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is 1/2" chain too heavy to hoist up by hand? i'm 25 6'2" and 180 lb

  • yes

    Votes: 12 52.2%
  • no

    Votes: 11 47.8%
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Discussion Starter · #1 ·
I am on someone else mooring in Miami Florida. They showed up and want it back! So I am looking to get a new anchor and some heavy chain for my 33 foot wooden sloop. It is pretty light, not sure exactly, but it has an old concrete keel, and is low in the water 6' draft. I am thinking of putting a 35-55 pound danfrth or plow on 3/8-1/2" chain followed by a 50 pound gym weight up on the chain. Right now a guy is willing to sell me 60 feet of 1/2" chain for $60 which is the best deal I've found. That is preferable to me than using 3/8 as even though everyone says thats fine it isn't heavy enough to make me feel safe. But will I be able to hoist up 1/2 inch chain myself without a winch? I could possibly get a winch, but I don't really have a good place on the prow to install it.
 

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Do you work out? 1/2 chain is pretty large.. how big/heavy is your boat?

That chain plus your anchor will be a handful unless you never anchor in more than 10 feet of water. Theoretically you'll only be lifting as much chain as the distance from the bottom to your bow roller.. so, like so many other things with boating, 'it depends'.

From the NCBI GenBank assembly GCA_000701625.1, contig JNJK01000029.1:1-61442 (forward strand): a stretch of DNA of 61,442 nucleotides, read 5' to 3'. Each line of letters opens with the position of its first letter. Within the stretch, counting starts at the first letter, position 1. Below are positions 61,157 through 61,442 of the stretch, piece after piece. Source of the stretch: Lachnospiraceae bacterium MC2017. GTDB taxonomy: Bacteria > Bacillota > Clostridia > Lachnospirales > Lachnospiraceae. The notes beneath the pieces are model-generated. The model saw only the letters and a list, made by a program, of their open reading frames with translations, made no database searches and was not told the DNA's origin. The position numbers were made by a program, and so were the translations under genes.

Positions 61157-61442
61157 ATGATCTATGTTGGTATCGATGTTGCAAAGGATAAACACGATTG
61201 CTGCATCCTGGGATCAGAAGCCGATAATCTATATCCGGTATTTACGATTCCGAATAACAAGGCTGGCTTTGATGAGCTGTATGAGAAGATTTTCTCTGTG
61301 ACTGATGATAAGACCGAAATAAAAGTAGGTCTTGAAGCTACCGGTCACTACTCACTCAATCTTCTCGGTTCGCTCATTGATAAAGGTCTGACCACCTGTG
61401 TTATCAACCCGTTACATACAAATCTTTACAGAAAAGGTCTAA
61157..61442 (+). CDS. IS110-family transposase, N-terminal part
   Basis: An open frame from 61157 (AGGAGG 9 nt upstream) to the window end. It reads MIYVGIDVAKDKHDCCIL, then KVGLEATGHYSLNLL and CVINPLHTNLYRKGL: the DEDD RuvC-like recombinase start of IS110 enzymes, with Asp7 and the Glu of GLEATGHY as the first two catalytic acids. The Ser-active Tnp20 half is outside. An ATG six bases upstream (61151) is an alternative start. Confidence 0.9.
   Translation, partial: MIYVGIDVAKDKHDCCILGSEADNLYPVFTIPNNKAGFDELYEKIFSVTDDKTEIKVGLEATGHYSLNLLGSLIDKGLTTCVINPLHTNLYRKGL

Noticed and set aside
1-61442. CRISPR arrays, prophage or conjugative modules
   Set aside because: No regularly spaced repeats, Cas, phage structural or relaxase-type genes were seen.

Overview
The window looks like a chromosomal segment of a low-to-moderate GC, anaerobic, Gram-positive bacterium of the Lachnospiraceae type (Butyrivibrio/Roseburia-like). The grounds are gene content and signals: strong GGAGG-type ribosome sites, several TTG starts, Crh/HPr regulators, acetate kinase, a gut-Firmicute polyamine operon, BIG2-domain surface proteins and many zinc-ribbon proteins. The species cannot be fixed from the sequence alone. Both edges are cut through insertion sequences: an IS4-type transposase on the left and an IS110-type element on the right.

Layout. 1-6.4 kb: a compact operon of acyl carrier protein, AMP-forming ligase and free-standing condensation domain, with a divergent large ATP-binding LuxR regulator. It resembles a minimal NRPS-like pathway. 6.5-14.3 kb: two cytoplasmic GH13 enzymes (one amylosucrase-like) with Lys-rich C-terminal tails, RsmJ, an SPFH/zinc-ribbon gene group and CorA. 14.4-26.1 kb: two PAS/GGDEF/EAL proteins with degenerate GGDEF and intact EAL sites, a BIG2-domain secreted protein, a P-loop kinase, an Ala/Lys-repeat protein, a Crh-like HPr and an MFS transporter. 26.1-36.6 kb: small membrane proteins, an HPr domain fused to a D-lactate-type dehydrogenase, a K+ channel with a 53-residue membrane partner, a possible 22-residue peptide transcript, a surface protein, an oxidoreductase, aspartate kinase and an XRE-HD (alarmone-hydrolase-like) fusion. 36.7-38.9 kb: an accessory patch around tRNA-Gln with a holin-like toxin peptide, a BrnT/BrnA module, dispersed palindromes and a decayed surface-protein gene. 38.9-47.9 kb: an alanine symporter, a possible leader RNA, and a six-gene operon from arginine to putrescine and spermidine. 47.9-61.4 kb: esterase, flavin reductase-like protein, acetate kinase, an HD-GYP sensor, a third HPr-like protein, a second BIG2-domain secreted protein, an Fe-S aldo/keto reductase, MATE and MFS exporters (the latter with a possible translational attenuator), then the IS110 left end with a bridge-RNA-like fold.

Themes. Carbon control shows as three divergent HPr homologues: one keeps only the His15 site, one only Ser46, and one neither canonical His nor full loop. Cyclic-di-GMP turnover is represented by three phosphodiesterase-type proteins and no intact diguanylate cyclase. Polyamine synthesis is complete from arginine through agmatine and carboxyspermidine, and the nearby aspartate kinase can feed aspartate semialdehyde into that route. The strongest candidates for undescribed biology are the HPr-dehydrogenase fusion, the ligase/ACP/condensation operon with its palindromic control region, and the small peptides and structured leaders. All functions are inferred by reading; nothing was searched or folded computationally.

How deep?
How strong are you? - but even if you can grunt it up, this can get ugly if it gets away on you...
 

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Ugh...anchor discussions always turn sour but I'll give it a try.

The bottom line is- You should be able to hoist 60 feet of 1/2" chain. That's all I'm going to say.
 

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Discussion Starter · #4 ·
I'm currently anchored semi long term in about 10 feet of water. XD so yeah, i feel like I could easily lift 10 feet of chain onto the deck at a time. In the state of my boat at the moment I am not even thinking of going to sea, or even leaving 30 foot waters for that matter at least for a good 3-6 months. I need something with longer term holding power. that i can leave my boat anchored at and feel safe.
 

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Barquito
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Seems to me the design and weight of the anchor would have more of an impact on holding than the difference between 3/8" and 1/2" anchor chain. 60 ft of 1/2" would be something like 165 lb, and 60 ft of 3/8" would be something like 84 lb. If weight is a problem, get the heavier anchor, and lighter chain. If this is going to be a long term mooring, go really heavy on the anchor.
 

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10' yes but it gets old really quick, do it more than a few times and you will be looking for a way to make it easier. As others have said choose the right anchor and if it long term leave the anchor on a ball.
Personally I dislike danforth anchors, maybe ok in sand but I have dragged a few times with one in other bottom conditions, used a Plow for many years not perfect but good. Just purchased a Rocna so hope it lives up to the manufactures claims.
 

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Raising anchor gets a lot harder when the wind picks up and you have to overcome the force of that wind acting on your boat. Or when the anchor gets stuck on the bottom. And if you are by yourself at such times, things can get very tricky.